The U.S. Court of Appeals for the District of Columbia Circuit has ruled that while it remained concerned about environmental assessments performed for the 2007-12 five-year program, those concerns were restricted to the lease sales planned for the Arctic Ocean and Alaska outer continental shelf (OCS).
The July 28 ruling came in response to a U.S. Department of Interior query.
“I am pleased with the Court’s decision,” stated Interior Secretary Ken Salazar. “Consistent with the department’s request, the court clarified that its prior ruling only applies to the Chukchi, Beaufort Sea and Bering Seas. We are moving forward with the planned Aug. 19 Gulf of Mexico lease sale.”
Earlier in July the Interior Department had announced it would proceed with the August lease sale of approximately 3,400 tracts offshore Texas, but only if the D.C. court clarified the intent of its April 17 ruling before the sale date.
In that ruling, the court found that the Minerals Management Service (MMS) had performed inadequate scientific and environmental impact assessments, specifically in the Arctic region. Consequently, it vacated – essentially suspended – the 2007-12 five-year program.
The wording suggested the court was applying it to the entire five-year program, rather than specific lease sales. This left the Interior and MMS with no mechanism to lease the nation’s OCS – and companies holding leases from previous sales under the program in legal limbo.
But the new ruling clarified that the court’s decision applies only to Arctic and Alaska regions, permitting MMS to resume leasing in other areas as planned under the 2007-12 five-year program.
At the same time, however, it is working on a new and overlapping 2010-15 five-year program, which is now in the first of several public comment phases.
For more than two decades much of the OCS was off-limits to oil and natural gas exploration and production. Other than the central and western Gulf of Mexico, and recently some parts of Alaska, the OCS was either under a Congressional moratorium or a presidential withdrawal for all exploration and production activities.
During this period, AAPG articulated its support of access to the nation’s OCS for responsible resource development, issuing two statements on the topic:
Both statements can be found on the Division of Professional Affairs site.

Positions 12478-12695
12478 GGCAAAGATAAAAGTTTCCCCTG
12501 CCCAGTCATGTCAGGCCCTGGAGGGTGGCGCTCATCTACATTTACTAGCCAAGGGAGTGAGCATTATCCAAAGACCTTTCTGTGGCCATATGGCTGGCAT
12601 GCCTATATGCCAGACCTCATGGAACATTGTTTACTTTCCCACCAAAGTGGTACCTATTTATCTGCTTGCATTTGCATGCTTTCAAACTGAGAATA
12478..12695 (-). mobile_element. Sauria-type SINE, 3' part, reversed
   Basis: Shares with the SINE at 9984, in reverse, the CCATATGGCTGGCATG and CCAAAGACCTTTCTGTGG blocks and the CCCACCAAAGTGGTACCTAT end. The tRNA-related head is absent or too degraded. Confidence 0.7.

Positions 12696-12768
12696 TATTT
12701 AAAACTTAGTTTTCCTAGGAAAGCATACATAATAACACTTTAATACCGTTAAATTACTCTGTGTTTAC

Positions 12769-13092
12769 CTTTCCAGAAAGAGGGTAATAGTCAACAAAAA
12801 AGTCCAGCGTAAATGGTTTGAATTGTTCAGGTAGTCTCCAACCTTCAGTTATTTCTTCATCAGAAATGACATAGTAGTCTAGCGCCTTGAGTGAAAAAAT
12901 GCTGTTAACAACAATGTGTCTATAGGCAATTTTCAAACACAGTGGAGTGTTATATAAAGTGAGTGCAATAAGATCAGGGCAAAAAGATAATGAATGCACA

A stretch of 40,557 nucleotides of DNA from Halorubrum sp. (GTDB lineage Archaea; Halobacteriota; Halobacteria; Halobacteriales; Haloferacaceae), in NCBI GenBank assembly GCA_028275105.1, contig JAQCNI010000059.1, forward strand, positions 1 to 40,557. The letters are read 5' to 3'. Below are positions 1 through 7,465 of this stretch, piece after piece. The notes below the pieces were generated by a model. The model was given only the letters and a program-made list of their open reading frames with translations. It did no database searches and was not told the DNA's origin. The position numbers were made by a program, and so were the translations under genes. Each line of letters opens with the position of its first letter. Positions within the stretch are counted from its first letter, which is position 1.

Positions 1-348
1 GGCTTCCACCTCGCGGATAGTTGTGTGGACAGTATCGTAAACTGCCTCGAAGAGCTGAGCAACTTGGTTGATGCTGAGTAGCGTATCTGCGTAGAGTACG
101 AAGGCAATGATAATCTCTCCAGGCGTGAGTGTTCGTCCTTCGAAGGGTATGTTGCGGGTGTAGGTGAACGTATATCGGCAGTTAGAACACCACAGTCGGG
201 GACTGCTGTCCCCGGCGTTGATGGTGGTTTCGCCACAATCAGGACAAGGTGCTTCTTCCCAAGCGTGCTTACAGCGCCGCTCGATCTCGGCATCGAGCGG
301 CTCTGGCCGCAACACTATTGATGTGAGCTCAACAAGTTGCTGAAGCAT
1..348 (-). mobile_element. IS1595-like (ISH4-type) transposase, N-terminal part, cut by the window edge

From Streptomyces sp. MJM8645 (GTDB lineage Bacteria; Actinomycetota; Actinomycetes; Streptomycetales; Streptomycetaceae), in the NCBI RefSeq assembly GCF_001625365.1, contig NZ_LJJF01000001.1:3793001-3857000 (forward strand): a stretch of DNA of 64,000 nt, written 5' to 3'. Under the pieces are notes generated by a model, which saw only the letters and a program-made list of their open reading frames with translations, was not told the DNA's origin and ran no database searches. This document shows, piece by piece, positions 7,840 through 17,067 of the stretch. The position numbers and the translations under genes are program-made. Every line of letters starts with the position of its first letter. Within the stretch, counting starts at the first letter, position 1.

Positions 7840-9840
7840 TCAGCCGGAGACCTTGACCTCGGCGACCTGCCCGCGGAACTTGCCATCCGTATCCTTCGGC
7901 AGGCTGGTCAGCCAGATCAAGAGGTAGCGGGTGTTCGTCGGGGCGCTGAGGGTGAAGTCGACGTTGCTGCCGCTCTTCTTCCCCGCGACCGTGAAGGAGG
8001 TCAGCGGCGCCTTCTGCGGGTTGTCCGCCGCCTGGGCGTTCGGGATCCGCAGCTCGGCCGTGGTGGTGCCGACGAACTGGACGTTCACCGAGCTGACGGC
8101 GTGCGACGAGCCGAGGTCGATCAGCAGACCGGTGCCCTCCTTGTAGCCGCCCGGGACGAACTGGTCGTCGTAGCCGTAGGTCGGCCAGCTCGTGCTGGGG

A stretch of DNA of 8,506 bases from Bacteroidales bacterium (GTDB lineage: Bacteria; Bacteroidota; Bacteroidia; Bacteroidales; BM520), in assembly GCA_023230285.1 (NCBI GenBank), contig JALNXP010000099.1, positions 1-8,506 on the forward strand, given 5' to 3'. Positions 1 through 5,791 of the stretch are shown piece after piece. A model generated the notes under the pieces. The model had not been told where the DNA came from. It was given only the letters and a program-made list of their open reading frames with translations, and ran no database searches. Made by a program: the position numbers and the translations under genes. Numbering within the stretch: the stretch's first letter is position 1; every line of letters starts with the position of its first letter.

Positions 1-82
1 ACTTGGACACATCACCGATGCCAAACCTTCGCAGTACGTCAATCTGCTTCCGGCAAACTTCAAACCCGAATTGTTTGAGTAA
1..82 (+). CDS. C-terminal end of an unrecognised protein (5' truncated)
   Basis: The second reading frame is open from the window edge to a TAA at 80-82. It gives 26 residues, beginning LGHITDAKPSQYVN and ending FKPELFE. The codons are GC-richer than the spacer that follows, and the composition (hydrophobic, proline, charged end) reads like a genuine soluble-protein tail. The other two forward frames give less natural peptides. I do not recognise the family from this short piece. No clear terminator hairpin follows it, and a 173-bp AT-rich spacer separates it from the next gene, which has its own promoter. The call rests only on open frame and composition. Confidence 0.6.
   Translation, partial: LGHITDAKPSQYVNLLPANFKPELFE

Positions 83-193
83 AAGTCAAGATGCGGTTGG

The lack of access for exploration and production caused great consternation for the industry, but at least it was predictable: Nothing was going to happen outside those few areas open for leasing.
But the summer of 2008 changed all that. As crude oil prices approached $150 per barrel, then –U.S. President George W. Bush removed the presidential withdrawal from OCS leasing. High gasoline prices and election year politicking successfully pressured Congress to permit its moratorium to lapse, which it did Sept. 30, 2008.
For the first time in many years there were now no external forces preventing leasing of the nation’s OCS. But by law such leases occur only within the context of a five-year program developed by MMS. These programs are created through a proscribed process that takes several years and provides multiple opportunities for comment from interested stakeholders.
Thus, in order for MMS to lease any acreage previously under moratorium, that acreage would have to be included in a five-year program.
On this past Jan. 16, just four days before leaving office, the Bush administration issued a proposed five-year program draft for 60 days of public comment. The proposed program would cover years 2010 to 2015 and include lease sales of the previously excluded areas.
In early February, newly confirmed Interior Secretary Salazar extended the public comment period to six months. This bought the Obama administration time to consider its options. He ordered the U.S. Geological Survey and MMS to report within 45 days the expected resource potential on the OCS, and held four town hall meetings across the country with elected leaders and the public to solicit their views on OCS development.
Now the MMS is collecting comments from all interested stakeholders, and the deadline is Sept. 21.
The United States currently is debating access to federal lands for development of many types of resources: oil, natural gas, coal, uranium and other minerals. While this MMS comment period is about the OCS, it is actually about the broader principle of access, which affects all resource developers.
AAPG’s view on this issue is clear: As an Association we support access to federal lands for exploration and production of petroleum and mineral resources.
It must be done safely. It must be done responsibly. But it must be done. These resources are the foundation of our economy and our society.
If you have not already commented on this issue, I would encourage you to do so immediately. Visit the GEO-DC Web page to link to a prepared letter that you can modify and send to MMS through the Consumer Energy Alliance.
Now is the time to act.